Melinda LePere, "Amputations"




The ring finger of grandfather’s right hand, clean cut

just above the knuckle, was the one I held. The nub,

smooth as the velvet on a spring stag’s horn,

if stroked, vibrated a plaintive itch—like fur

rubbed the wrong way—if bumped,

throbbed like a new bobbed tail.


My father kept his thumb by allowing

the severing blade to complete its circuit.

Clutched the looseness of it, fastened by a slip of skin,

tight within his fist. Reattached, it was as if

he had cheated the sacrifice—our cleavings

like unaware animals, offered up

to some primal force as the cost of passage.


I can scan a hand from across a room.

At the Harley museum, I sidle up

to the three-fingered construction worker,

exchange stories like trading cards.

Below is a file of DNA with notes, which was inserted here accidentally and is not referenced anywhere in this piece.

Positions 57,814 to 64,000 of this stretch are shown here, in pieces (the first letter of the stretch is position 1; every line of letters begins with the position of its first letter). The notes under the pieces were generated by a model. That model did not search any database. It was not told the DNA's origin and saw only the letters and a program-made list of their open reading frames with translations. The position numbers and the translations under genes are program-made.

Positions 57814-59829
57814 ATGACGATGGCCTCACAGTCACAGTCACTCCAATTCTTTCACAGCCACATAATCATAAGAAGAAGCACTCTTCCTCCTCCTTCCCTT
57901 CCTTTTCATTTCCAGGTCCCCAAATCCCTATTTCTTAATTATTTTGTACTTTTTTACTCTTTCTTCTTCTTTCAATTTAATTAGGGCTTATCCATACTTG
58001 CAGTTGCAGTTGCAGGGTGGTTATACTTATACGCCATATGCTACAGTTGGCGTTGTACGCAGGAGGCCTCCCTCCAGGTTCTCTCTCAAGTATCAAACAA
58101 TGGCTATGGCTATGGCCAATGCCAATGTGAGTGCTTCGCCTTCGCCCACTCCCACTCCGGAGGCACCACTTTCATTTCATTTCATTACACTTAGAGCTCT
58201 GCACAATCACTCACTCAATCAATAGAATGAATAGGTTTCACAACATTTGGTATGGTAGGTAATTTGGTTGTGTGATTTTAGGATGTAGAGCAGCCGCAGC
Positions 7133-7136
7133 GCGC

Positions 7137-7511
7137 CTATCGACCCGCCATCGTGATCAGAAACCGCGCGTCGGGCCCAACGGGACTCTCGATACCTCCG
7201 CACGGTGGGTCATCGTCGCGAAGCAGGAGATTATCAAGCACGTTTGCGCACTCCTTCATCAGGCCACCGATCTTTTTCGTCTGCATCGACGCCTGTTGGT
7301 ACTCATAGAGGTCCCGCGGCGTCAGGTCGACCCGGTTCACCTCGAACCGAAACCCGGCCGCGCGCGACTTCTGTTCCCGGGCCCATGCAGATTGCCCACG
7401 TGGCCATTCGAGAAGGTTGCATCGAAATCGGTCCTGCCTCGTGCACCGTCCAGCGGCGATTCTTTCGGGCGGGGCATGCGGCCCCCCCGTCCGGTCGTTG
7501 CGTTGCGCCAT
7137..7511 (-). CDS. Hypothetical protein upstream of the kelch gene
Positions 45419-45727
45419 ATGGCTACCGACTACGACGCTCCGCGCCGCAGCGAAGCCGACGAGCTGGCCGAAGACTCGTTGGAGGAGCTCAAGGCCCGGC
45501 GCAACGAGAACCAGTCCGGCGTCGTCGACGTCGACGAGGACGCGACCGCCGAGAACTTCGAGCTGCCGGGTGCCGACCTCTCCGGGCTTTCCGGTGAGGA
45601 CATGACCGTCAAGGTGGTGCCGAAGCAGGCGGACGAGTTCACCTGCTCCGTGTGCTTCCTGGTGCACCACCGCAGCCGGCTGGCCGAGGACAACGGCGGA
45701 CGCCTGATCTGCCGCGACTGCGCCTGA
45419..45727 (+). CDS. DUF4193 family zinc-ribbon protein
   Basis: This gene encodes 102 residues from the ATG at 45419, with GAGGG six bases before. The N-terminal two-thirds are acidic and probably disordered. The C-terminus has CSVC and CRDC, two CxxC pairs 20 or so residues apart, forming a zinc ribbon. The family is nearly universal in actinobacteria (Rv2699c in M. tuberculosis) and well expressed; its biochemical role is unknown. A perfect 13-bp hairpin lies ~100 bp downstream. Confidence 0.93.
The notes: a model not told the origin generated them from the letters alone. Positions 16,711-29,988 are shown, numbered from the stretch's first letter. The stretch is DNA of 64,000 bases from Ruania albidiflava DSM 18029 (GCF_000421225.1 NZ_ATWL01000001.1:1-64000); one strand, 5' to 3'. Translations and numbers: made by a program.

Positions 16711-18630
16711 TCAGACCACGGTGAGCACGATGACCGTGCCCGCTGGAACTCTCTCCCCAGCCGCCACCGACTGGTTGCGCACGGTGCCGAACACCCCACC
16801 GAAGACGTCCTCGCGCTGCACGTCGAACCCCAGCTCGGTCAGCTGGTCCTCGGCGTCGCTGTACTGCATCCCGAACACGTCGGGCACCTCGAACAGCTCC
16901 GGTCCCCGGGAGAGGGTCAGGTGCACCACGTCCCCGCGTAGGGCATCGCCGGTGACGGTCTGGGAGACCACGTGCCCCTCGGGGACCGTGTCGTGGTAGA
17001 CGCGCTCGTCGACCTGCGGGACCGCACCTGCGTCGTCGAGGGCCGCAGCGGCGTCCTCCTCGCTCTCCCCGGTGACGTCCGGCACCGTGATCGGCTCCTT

His, a careless foreman; mine, lost

on the Sahara. You might think

it’s the cataclysm that keeps us linked,

but it’s a connection of transition—


to marvel in the missing—that attracts me.

The way a glove reports a vacancy. Three fingers

adjust to tap the keys. The singing presence

of a molecular echo—a trick of the nervous system—

keeping us attached to an absence.


Melinda LePere's poetry has appeared in Paterson Review, The MacGuffin, MetroTimes, and the anthology At the Edge of Mirror Lake.